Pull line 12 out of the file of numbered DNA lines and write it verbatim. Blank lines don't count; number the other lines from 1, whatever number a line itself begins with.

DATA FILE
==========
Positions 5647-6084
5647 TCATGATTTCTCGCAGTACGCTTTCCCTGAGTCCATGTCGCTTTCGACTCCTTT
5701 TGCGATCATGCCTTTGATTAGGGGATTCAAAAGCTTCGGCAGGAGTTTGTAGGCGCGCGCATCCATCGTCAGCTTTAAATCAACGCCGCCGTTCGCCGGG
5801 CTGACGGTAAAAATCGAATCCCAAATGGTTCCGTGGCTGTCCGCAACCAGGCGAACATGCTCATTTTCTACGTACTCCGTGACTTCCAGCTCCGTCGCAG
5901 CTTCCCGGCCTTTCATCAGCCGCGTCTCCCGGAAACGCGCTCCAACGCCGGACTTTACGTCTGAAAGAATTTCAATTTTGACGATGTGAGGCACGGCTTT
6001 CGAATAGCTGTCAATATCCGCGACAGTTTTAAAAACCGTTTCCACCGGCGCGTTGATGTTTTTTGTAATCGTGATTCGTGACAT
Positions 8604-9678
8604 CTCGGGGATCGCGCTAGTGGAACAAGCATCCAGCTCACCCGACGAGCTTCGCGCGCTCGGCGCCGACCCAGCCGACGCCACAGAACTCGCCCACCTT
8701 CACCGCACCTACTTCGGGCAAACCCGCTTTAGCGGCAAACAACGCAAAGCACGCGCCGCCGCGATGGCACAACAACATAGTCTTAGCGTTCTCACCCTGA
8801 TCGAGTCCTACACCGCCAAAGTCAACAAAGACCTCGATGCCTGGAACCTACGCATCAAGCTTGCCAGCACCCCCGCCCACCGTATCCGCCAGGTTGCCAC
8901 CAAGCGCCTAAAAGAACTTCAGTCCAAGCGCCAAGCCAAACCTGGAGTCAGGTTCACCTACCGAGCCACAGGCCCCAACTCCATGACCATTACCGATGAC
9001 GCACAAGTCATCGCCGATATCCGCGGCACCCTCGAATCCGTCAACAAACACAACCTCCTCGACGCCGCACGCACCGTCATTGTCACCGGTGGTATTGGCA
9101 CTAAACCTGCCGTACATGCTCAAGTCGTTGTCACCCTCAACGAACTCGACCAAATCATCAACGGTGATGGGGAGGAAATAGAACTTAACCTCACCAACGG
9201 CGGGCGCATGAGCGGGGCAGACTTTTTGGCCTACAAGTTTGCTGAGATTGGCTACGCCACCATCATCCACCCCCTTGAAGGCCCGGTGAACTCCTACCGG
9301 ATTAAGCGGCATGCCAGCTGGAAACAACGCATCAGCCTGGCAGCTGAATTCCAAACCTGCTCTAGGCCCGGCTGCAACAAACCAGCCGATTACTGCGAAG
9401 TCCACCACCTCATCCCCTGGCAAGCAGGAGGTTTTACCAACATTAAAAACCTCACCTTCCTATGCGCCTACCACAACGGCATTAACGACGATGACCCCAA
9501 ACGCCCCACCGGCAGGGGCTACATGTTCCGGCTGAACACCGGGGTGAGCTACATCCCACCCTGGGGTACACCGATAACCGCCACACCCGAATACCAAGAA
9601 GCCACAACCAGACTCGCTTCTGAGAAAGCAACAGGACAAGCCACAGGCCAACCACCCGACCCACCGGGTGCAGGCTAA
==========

9001 GCACAAGTCATCGCCGATATCCGCGGCACCCTCGAATCCGTCAACAAACACAACCTCCTCGACGCCGCACGCACCGTCATTGTCACCGGTGGTATTGGCA